5 Tips for Writing an IT Resume

Posted June 12, 2019, by Elesha

How does your IT resume measure up? If your phone isn’t exactly running hot with interview requests you need to make some changes.

Check out these 5 tips for writing an IT resume to get you noticed and land you that interview.

Make Your IT Resume Easy To Speed Read

Every hiring manager has approx 2 hours to review and understand your IT resume.


Hiring managers who are inundated with hundreds of submissions for each job literally skim read each application for about 10 seconds.

You can bet yours will be destined straight for the ‘no’ pile if all they see is a big wall of text.

Make their precious seconds of attention count and highlight the key points of your IT resume in an easy to read format that is clear and visually appealing.

Create categories using headlines including work history, education, and skills. Use a no-nonsense font set at 10-12 points and plenty of white space to separate categories.

Use bullet points to summarise the most important information – bullet points are a skim reader’s best friend! Aligning content to the left will also make it more skimmable.

Pro tip – The best bullet points in a resume for tech jobs will match the keywords listed in the job add. More on keywords below!

Skip The IT Jargon

The only place for really technical language in your IT resume is the section listing your technical skills.

Try to keep the rest of the content as jargon-free as possible, not everyone reading your CV will be familiar with IT acronyms or terms specific to your previous employer.

In the skills section, list your technical competencies with software programs and programming languages specifically related to the job. Don’t forget to list soft skills like communication, flexibility, and problem solving too.

Use Keywords

Your secret resume weapon? Keywords.

Knowing how to strategically use keywords in your IT resume will hugely increase the chances of getting called up for the interview.

Take a look at the job listing you’re applying for and mine it for keywords. These are the words/phrases used to describe the ideal candidate and their experience.

For example, the employer may be looking for the following things –

  • Detailed knowledge of technical infrastructure from desktop to firewall
  • An understanding of backup systems and software
  • Apple Mac support experience

Mirror these keywords and phrases in the cover letter and highlight them in bullet point format in your CV. You’ll make it easy for the recruiter to see your experience matches the requirements.  

Many recruitment agencies actually rely on computer software, known as an Applicant Tracking Systems (ATS), to automatically scan resumes. If your IT resume doesn’t contain enough of the keywords in the job listing, it may be automatically disqualified.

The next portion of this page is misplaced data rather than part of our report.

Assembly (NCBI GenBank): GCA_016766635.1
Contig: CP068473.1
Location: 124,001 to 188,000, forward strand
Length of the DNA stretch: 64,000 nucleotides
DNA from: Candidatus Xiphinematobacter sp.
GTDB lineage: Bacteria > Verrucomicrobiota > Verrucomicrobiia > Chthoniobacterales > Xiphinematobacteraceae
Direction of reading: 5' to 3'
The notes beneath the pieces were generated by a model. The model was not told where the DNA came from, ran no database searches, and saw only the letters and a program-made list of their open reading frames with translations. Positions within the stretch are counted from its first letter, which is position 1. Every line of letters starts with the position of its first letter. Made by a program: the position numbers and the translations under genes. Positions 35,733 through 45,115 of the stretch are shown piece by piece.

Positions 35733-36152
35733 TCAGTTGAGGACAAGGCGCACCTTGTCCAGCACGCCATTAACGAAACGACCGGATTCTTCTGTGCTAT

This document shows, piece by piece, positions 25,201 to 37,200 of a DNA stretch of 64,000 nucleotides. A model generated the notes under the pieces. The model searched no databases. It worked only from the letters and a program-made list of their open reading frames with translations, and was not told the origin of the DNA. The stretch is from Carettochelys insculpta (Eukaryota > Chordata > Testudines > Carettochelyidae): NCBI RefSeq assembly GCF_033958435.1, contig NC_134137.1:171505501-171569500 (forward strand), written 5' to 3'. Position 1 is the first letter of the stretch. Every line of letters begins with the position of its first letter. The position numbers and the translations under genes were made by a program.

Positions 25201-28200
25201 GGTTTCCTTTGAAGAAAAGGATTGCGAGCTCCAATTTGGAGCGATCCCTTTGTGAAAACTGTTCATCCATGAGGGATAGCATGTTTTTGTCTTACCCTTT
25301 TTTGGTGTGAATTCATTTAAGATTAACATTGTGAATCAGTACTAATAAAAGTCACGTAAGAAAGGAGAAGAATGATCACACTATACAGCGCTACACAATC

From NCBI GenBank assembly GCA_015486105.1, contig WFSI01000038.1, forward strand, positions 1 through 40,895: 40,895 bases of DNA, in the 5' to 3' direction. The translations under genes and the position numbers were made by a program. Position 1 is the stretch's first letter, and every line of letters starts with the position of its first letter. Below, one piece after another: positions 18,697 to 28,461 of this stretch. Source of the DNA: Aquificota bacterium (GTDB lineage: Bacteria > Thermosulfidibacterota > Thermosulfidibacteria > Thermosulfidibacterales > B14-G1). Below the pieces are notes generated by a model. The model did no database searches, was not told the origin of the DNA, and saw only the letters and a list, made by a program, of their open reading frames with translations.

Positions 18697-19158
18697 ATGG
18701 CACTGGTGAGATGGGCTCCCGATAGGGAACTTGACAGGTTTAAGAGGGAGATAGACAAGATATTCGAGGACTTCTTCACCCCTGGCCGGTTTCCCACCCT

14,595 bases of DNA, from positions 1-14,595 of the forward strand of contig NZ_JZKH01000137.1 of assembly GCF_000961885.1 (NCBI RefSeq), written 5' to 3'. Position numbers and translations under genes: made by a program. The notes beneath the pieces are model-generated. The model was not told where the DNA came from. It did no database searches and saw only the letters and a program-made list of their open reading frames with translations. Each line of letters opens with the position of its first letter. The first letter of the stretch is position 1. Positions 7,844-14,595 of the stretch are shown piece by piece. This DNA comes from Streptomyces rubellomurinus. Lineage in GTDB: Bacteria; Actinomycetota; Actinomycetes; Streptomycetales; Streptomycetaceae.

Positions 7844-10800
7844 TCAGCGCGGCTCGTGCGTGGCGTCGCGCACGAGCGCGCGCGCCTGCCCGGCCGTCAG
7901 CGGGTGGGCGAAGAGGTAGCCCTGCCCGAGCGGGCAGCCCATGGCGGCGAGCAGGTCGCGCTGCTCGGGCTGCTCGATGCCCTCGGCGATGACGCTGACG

Highlight Accomplishments And Results (Not A Big List Of Daily Tasks)

An impressive IT resume showcases your accomplishments and results, not a long list of daily tasks.

Duties and responsibilities are pretty much the same for all employees in a similar role – it’s your achievements and results will make you stand out from the crowd.

Hone in on 4-5 specific accomplishments and where you can, use numbers to show the impact of your achievements. Think about times your project came in under budget, before the deadline or you helped streamline an existing process.

Help the employer or recruiter to see your value and envision the impact you’ll have on the team. Leave them thinking “We HAVE to interview this superstar!”

Don’t Stress About Fitting It On A Single Page (But Keep It Max 2 Pages)

There’s a lot of advice out there about exactly how long your resume should be – with many saying anything more than 1 page is a CV crime. The truth? You’re not likely to have your IT resume exiled just because it’s two pages long.

Keep it short and to the point; you don’t need to list every role you’ve ever had. If you’re just starting out or relatively new to the field (5 years or less), then one page is likely to suffice. However, more senior roles or IT professionals with 10+ years behind them may find that their CV will creep over to two pages, and that’s ok. If you’ve got an impressive list of professional achievements, then sure, add it in, however, just ensure that everything you include is relevant to the role you’re applying for. 

Skip the ‘personal interests’ blurb unless they directly relate to the role you’re applying for. The recruiter doesn’t need to know you love Game Of Thrones and make an awesome green Thai curry.

Check Spelling And Grammar

There are no excuses for submitting your resume and cover letter with spelling and grammatical errors. Have a friend or your career coach proofread it too or run a check through Grammarly –  a super helpful online grammar and spell checking tool.

There you have it, 5 tips to help your IT resume stand out from the crowd! We’ve got some super helpful IT resume and cover letter templates to get you started.


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